Rival Rothschilds at war over prestigious family name
Two wings of the historic finance dynasty are braced for a legal battle over the rights to use their prestigious name
Finance house Edmond de Rothschild Group is threatening legal action against Rothschild and Co over the use of the prestigious family name.
The deeply confusing family row has broken out over Paris-Orleans’ decision on Thursday to rename itself Rothschild and Co.
Edmond de Rothschild Group, a business that includes investment banking and private banking operations and is run by Benjamin de Rothschild and Ariane de Rothschild, argues that each family business has to have a distinguishing element to its name, rather than simply using the historic family name by itself.
But another family business, Paris-Orleans, which is headed by David de Rothschild, disagreed, and decided at its extraordinary general assembly to go with the new name, Rothschild and Co, which is an Anglicised version of the existing Rothschild et Cie name already in use in France.
Edmond de Rothschild Group, which was set up by a baron of that name in 1953, is a minority shareholder in that business but was outvoted, with 87.1pc of shareholders backing the name change.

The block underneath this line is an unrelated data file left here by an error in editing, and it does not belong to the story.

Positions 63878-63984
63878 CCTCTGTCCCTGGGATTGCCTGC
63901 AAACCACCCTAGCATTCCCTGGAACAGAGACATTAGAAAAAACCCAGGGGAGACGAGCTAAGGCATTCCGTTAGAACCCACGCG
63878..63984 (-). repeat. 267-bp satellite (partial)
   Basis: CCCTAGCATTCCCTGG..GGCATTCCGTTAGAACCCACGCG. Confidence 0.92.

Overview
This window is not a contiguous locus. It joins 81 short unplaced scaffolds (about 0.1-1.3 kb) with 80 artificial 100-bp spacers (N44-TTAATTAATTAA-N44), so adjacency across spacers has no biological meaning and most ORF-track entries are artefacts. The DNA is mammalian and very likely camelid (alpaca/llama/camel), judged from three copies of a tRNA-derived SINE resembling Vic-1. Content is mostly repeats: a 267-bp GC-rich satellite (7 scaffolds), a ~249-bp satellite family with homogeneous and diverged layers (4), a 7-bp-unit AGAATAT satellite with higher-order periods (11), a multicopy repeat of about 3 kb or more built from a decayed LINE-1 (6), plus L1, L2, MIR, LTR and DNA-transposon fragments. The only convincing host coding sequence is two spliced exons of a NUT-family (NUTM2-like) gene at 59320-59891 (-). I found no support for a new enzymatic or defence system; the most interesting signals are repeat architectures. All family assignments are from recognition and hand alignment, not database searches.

As a result, Edmond de Rothschild said it had “no option” but to launch a legal bid to stop the change.
“We deplore this decision, which is tantamount to appropriating the use of the Rothschild family name, without any distinguishing element, and adds to confusion between the groups,” said Edmond the Rothschild Group.
“It is therefore with regret that Edmond de Rothschild Group has no recourse but to continue its legal proceedings to ensure that family rules are respected and that each Rothschild, in respect for family unity, is able to pursue their activities in healthy and fair competition.”
The row has also spiralled, with the offended party arguing it is not receiving its fair share of representation at the firm formerly known as Paris-Orleans.
“The group also notes the refusal of the General Assembly to accept two representatives of the Edmond de Rothschild Group on the Supervisory Board of Paris-Orleans,” the firm said.
“This decision flouts market practices, the Edmond de Rothschild Group being the second-biggest shareholder of Paris-Orléans, with 7.83pc of capital and 10.57pc of voting rights. This amounts to a discriminating practice against a reference shareholder.”
Rothschild and Co declined to comment on the prospect of a legal dispute.